According to scientists, a COVID-19 infection is generally mild. Many people do not even notice that they have been infected and so they go around their homes, work, and supermarkets infecting other people. By contrast, SARS – which is also caused by a coronavirus – makes people very sick and kills around 1 in 10 of those who are infected. In most cases, these patients are hospitalized and that stops them from infecting other people – this also effectively cuts the transmission chain.

What are its symptoms?

Initial symptoms include tiredness, dry cough, fever, and a general feeling of being unwell. Aches and pains, headaches, shortness of breath, are some of its other symptoms. However, other symptoms, such as a loss of taste and smell and stomach problems are emerging as well.

Why does the SARS-CoV-2 virus sometimes cause death?

Why is it that some people recover from COVID-19, while others succumb to the disease and die?

Occasionally, the SARS-CoV-2 virus can cause severe health problems. This occurs when it moves down the respiratory tract and infects the lungs, which are rich in cells with Ace-2 receptors. Many of these cells are then destroyed, and the lungs become full of bits of broken cells. In these cases, patients will require intensive care.

In some cases, it is even worse – a person’s immune system can go into overdrive, attracting cells to the lungs to attack the virus, resulting in inflammation. This process can go out of control, more immune cells pour in, and the inflammation gets worse – this is known as a cytokine storm. In most cases, this can kill the patient. Why cytokine storms occur in some patients but not in others is still unclear. One possibility is that some individuals have versions of Ace-2 receptors that are more vulnerable to coronavirus attacks than those in most people.

How big could the COVID-19 pandemic get?

As of April 23, there are a total of 2,637,673 confirmed COVID-19 cases worldwide, with 184,217 deaths and 717,625[3]. It has already taken hold of 210 countries and territories around the world and is starting to wreak havoc in Africa and South America. While some countries are starting to see a drop in new COVID-19 cases, others are still experiencing infection peaks and are getting more and more cases each day.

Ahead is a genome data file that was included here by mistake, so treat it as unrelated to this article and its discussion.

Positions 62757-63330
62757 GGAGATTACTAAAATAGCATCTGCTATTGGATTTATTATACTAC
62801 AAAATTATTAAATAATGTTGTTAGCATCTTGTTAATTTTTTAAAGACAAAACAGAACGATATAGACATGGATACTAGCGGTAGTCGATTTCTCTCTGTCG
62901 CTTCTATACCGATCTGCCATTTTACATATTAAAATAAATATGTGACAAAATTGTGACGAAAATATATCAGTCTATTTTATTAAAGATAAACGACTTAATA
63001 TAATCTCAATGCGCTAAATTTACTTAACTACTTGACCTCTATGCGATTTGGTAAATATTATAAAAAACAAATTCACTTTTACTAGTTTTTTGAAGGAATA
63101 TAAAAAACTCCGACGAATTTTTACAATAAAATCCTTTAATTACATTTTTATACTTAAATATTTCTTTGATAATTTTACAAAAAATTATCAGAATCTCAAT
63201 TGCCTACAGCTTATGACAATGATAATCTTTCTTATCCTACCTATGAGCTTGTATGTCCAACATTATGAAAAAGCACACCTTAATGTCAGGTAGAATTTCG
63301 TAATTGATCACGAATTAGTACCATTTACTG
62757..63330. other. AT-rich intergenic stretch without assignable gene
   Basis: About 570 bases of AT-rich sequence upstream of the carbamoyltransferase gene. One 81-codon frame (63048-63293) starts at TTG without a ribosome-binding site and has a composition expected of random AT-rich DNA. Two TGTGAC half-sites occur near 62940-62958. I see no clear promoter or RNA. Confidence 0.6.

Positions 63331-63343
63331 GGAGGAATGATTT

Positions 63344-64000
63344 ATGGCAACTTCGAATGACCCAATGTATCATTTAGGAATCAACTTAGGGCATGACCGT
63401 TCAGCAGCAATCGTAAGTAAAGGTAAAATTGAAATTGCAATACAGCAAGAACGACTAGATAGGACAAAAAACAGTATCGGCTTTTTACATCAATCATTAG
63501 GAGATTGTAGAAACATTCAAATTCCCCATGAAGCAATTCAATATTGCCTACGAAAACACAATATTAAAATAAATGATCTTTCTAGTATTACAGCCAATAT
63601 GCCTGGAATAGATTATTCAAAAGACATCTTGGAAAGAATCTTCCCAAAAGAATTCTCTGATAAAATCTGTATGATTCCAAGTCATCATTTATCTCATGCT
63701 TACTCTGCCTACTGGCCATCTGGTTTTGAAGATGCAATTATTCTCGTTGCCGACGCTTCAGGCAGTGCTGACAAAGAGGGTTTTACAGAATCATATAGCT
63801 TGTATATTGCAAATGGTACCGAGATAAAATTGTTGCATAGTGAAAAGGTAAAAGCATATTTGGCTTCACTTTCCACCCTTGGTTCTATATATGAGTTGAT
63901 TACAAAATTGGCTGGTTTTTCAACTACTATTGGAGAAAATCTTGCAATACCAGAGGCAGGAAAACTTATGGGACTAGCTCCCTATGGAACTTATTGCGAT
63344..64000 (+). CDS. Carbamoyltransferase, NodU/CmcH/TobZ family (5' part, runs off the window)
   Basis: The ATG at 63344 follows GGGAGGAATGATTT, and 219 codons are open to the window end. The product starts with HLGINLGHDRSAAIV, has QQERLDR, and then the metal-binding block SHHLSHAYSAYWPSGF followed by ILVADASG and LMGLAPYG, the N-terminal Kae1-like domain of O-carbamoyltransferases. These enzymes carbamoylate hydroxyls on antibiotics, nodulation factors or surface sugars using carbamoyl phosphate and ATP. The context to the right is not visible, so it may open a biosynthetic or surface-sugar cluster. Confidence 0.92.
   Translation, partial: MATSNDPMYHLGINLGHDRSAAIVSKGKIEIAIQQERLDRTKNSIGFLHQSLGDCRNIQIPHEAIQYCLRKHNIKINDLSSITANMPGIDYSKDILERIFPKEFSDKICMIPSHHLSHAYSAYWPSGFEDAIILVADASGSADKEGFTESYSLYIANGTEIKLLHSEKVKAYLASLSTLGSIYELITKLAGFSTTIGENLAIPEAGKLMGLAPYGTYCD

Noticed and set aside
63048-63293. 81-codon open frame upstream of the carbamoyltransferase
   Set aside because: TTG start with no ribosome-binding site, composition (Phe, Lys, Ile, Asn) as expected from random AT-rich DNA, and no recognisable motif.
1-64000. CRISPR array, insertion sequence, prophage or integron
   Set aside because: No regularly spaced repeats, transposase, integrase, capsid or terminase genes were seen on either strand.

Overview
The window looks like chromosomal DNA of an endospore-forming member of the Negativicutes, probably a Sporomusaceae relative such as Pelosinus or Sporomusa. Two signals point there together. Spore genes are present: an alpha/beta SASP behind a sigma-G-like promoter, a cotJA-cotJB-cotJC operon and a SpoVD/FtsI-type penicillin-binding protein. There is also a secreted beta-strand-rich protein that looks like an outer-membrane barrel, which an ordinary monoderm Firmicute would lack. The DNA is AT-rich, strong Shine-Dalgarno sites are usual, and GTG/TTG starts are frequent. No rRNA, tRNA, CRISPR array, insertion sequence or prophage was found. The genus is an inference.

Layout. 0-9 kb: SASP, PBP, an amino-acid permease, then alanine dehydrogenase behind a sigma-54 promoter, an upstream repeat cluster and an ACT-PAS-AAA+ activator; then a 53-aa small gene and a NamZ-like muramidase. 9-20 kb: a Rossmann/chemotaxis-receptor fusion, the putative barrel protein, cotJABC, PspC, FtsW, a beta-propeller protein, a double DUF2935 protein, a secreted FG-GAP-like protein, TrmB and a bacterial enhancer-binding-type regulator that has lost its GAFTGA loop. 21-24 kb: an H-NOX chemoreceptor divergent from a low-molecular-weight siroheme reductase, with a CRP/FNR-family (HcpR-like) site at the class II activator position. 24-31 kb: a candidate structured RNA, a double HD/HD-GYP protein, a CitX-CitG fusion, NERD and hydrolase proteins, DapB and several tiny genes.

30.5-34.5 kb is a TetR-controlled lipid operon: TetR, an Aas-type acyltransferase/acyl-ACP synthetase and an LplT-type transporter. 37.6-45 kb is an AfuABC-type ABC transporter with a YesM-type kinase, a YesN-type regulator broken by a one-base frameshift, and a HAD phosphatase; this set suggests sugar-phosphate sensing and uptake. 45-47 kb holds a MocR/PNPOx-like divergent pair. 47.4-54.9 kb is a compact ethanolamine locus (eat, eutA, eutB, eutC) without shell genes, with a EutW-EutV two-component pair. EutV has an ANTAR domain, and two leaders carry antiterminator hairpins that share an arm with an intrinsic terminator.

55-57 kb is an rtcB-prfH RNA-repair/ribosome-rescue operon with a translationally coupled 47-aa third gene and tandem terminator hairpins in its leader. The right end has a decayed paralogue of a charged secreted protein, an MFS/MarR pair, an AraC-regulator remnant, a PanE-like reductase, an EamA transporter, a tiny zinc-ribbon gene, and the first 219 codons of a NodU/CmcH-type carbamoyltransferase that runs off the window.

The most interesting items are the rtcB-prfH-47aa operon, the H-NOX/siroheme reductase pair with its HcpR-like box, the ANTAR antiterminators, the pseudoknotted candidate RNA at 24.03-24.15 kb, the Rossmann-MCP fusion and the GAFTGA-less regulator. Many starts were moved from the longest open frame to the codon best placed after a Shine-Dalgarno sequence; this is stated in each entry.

When will we get a vaccine?

On April 9, Nature reported that 78 vaccine projects[4] have been launched around the globe – with a further 37 currently in development. Among the projects that are currently ongoing are vaccine programs that are now in phase one trials at Oxford University, two at US biotechnology corporations, and three at Chinese scientific groups. Several other vaccine developers say that they plan to start human testing within the year.

This rapid response raises the hope that a COVID-19 vaccine will be developed in a fairly short time. However, vaccines require large-scale efficacy and safety studies. Thousands of people would receive either a placebo or the vaccine itself to determine if the vaccine is effective – this is inevitably a lengthy process.

The Bottom Line

Five months into this pandemic, the number of confirmed COVID-19 cases continue to rise across the globe. However, there is some hope. Scientists are tirelessly studying this virus – understanding where it comes from, taking a look at its effects, and working to develop a vaccine – hoping to finally stop this pandemic.

Let us all do our part to stop the spread of this pandemic. Stay home. Stay safe. Stay healthy.